Designing and Building A Modern Credenza – Woodworking
All right, this is going to be a big one, so let’s just get right into it. Strictly speaking, in 99.9% of situations, a trapezoidal box is probably going to be less efficient than a rectangular box. There’s always going to be inaccessible spots within the cabinet itself, and it’s pretty unlikely that it’s going to make the most efficient use of the space in the room, and yet here we are. So after I had all my pieces of plywood for my carcass cut to their approximate final dimensions, I started cutting the bevels on the casework. You might remember the video I put out a couple months ago where I went over how I achieved this, but I’ll go over it again here.
Basically, I’m going to want to end up with a trapezoidal cabinet where the sides England at 15 degrees off of 90 so 105 degrees or 75 degrees, depending on how you’re looking at it. I achieved this by setting, my blade wants to 37 and a half degrees and making half of the cuts with the work piece of vertical like this. Oh [inaudible] and the other half as you normally would with the piece flat on the table. If it’s not making sense, check out that other video. I go into more detail there. I’ll link it below.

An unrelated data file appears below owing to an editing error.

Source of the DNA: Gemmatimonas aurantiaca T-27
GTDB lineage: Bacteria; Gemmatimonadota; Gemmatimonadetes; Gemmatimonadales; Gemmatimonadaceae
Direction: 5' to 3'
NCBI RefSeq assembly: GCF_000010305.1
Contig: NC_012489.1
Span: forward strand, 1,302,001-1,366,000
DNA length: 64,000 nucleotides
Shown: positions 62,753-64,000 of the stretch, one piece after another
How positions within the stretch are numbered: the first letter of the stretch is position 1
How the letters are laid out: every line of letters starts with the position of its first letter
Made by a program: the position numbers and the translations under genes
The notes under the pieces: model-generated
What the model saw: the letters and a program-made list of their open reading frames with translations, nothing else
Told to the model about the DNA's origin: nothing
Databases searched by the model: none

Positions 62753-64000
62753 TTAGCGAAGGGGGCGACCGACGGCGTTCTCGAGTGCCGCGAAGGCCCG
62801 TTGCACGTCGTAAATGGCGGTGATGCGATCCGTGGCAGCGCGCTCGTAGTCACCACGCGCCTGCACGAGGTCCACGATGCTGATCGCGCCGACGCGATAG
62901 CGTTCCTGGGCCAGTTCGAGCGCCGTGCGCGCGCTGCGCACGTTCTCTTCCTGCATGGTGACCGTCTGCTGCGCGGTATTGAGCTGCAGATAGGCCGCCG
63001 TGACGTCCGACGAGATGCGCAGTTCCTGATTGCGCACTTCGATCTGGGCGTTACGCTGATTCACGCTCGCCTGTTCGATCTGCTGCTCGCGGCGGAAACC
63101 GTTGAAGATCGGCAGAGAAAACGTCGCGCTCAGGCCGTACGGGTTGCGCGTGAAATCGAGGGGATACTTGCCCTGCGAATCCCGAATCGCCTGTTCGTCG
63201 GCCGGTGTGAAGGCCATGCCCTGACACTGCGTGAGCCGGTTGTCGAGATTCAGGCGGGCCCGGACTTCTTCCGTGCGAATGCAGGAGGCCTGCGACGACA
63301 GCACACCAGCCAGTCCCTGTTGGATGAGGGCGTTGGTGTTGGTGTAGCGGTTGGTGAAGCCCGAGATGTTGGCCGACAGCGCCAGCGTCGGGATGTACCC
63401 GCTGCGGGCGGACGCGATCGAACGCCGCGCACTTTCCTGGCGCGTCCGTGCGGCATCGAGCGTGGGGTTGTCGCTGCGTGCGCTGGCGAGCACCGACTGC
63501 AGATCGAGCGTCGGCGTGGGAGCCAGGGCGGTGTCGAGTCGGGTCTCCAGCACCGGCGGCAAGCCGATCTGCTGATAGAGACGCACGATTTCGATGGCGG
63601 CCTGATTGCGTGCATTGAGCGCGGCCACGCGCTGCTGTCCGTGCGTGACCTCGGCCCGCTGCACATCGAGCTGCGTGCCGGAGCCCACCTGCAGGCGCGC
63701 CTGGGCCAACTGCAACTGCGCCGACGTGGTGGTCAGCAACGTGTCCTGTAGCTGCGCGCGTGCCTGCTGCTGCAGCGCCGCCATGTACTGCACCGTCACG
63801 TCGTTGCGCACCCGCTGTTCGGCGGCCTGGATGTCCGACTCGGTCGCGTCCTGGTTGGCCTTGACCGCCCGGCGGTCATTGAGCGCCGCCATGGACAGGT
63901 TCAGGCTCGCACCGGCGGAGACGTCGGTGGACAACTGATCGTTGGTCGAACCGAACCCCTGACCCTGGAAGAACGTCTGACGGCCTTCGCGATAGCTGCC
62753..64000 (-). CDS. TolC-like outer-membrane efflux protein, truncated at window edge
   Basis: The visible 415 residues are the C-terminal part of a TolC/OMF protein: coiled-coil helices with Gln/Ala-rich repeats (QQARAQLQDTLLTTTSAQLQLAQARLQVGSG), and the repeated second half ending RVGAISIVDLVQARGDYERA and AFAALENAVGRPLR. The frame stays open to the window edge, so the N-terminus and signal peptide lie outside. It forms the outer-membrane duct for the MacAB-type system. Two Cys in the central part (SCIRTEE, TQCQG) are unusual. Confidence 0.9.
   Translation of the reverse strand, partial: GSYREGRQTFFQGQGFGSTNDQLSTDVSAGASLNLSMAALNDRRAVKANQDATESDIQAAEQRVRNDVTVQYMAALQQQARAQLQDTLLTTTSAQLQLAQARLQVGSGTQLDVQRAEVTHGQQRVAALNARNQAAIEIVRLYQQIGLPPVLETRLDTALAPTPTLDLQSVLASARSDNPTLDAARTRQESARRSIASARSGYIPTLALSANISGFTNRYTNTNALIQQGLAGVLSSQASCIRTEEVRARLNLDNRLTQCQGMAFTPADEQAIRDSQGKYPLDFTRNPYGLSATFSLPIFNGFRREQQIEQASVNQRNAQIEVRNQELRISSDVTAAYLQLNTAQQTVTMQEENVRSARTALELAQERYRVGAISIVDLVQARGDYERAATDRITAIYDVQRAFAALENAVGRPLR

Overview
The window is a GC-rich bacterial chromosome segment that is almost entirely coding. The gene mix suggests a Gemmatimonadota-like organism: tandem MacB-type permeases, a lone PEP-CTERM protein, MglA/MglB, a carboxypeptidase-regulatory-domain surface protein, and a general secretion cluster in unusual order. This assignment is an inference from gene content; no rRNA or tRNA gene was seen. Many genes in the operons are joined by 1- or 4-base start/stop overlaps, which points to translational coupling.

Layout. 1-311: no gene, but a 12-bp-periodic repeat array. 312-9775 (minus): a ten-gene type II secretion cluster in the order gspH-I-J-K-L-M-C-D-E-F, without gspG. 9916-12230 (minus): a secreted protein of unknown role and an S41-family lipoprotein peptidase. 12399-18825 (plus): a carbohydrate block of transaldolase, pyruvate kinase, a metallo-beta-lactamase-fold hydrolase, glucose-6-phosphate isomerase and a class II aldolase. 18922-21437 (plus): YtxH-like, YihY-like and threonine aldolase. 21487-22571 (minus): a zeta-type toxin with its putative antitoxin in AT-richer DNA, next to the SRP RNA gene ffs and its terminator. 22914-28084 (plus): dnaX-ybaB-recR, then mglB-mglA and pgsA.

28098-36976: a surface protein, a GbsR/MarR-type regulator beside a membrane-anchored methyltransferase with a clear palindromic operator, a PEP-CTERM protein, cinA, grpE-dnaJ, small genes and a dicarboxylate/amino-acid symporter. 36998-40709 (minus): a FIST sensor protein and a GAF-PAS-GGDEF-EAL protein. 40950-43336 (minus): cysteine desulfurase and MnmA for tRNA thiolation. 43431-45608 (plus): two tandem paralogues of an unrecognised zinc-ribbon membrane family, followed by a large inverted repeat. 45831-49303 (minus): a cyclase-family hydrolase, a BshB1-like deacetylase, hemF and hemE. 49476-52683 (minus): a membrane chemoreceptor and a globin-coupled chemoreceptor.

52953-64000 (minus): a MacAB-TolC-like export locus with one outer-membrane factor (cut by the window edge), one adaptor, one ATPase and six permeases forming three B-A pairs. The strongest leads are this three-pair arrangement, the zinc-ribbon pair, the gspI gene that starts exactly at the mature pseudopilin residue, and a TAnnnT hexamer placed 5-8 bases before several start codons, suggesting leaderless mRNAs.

One of the problems that I ran into was it the bottom piece of my cabinet, which is about 55 or 56 inches long, is actually more than my table saw can handle. So to solve this, I cut the bottom piece in half, made the bevel cuts and then glued it back together. You’re never going to know that I cut the bottom piece in half unless you were looking at the finished piece from the back, the underside or the inside after removing the bottom drawer box. So pretty much unless you share your dirty little secrets on youtube, you’re the only one who’s ever going to know
Once I had all the pieces perfectly cut to size, I moved on to a bit of joinery in the case where it before gluing the whole thing up, I used the hand router to cut to data’s into the bottom piece. That will eventually hold vertical partitions for support and for a couple of drawers